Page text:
Jerome Robbins (October 11, 1918 – July 29, 1998) was an American theater producer, director, and choreographer known primarily for Broadway Theater and Ballet/Dance, but who also occasionally directed films and directed/produced for television. His work has included everything from classical ballet to contemporary musical theater. Among the numerous stage productions he worked on were On the Town, High Button Shoes, The King And I, The Pajama Game, Bells Are Ringing, West Side Story, Gypsy: A Musical Fable, and Fiddler on the Roof. Robbins is a five time Tony Award winner and a recipient of the Kennedy Center Honors. He also received two Academy Awards, including the 1961 Academy Award for Best Director with Robert Wise for West Side Story. A documentary about his life and work, Something to Dance About, featuring excerpts from his journals, archival performance and rehearsal footage and interviews with Robbins and his colleagues, premiered in PBS in 2009.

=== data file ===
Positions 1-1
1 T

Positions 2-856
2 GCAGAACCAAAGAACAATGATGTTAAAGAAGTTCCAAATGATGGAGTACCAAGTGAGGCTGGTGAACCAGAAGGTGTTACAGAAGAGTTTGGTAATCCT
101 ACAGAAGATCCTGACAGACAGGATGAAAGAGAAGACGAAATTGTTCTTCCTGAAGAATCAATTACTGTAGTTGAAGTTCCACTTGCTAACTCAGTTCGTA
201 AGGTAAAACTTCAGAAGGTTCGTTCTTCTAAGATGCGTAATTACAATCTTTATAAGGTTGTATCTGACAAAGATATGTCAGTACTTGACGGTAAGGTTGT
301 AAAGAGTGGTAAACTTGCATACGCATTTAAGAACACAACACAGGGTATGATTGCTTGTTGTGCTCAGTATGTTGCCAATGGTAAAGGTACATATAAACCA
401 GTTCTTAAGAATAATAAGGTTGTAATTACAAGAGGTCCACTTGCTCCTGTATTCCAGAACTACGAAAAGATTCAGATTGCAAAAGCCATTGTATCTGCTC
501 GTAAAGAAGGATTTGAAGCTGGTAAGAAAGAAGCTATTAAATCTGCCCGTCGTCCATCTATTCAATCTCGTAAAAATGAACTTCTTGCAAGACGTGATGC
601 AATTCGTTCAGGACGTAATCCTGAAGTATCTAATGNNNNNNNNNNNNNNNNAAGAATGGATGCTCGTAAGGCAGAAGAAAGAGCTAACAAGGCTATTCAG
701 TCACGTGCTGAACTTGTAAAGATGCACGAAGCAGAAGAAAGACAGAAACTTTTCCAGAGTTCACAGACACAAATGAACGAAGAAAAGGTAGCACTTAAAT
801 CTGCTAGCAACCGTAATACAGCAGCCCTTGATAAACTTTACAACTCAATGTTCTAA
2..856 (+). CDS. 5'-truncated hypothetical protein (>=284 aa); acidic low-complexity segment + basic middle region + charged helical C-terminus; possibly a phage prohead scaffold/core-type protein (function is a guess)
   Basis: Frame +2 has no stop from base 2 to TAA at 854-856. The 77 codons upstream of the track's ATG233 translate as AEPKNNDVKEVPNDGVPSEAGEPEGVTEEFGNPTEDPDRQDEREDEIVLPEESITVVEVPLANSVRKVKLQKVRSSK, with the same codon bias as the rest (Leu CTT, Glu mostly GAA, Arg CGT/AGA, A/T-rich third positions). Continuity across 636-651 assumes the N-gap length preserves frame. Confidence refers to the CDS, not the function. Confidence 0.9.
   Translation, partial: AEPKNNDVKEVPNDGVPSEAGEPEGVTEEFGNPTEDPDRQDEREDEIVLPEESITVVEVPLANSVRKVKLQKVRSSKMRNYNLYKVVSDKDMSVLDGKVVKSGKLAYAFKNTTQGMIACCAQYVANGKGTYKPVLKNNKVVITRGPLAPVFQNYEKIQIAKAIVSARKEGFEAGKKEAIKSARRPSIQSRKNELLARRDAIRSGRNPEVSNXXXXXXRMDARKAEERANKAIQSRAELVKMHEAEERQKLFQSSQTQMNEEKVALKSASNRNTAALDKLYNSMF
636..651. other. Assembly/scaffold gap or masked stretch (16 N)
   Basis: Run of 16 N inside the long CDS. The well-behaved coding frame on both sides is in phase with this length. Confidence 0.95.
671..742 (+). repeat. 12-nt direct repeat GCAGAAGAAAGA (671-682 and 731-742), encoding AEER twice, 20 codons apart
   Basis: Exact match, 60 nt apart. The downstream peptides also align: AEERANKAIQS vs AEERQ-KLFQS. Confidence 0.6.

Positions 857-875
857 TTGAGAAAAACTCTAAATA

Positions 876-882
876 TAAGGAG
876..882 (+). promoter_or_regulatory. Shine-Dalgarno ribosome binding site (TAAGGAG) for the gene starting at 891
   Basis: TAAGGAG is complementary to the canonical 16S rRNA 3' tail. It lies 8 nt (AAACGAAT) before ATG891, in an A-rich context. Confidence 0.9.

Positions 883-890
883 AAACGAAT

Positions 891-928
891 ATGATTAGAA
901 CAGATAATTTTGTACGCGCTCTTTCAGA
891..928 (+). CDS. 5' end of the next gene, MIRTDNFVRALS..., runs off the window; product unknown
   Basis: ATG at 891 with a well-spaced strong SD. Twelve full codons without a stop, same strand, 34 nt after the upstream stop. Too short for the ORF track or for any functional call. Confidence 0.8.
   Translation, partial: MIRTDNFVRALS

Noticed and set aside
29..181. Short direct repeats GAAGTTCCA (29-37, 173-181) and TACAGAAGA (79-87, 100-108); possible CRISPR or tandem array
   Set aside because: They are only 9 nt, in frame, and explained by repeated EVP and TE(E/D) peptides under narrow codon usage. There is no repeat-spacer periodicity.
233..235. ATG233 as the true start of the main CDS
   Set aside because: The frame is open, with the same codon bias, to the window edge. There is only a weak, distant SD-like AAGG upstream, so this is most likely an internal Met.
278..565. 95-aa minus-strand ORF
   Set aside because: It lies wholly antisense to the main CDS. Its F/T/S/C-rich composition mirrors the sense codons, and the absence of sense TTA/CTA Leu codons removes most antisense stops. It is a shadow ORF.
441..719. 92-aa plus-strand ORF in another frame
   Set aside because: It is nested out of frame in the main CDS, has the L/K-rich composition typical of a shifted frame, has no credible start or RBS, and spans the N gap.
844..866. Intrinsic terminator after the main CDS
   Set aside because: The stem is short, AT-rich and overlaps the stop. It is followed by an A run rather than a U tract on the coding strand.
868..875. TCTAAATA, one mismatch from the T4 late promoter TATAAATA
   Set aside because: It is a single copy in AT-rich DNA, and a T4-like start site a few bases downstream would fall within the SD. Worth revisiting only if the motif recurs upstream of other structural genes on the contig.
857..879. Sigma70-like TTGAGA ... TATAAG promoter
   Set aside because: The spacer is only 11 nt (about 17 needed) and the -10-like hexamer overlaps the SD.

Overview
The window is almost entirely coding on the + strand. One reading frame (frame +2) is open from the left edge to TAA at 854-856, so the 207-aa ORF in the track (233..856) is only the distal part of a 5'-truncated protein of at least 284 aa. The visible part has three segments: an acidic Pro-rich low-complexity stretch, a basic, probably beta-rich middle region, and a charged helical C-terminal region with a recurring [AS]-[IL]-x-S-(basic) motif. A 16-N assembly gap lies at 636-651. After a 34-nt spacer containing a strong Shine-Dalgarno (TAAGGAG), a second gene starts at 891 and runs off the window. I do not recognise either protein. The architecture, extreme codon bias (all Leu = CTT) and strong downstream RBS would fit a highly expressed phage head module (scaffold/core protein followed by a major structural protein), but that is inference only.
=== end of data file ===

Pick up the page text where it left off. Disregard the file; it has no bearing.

Robbins was born Jerome Wilson Rabinowitz, exactly one month before the end of World War I, in the Jewish Maternity Hospital in the heart of Manhattan’s Lower East Side – a neighborhood populated by many immigrants. The Rabinowitz family lived in a large apartment house at 51 East 97th at the northeast corner of Madison Avenue. Known as "Jerry" to those close to him, Robbins was given a middle name that reflected his parents' patriotic enthusiasm for the then-president. Rabinowitz, however, translates to “son of a rabbi”, a name Robbins never liked, since it marked him as the son of an immigrant. So he took the name "Robbins".
In the early 1920s, the Rabinowitz family moved to Weehawken, New Jersey. 10 years earlier, Fred and Adele Astaire had lived there briefly as children, only a block away from one of Robbins's boyhood homes. His father and uncle opened the “Comfort Corset Company,” a unique venture for the family, which had many show business connections, including vaudeville performers and theater owners.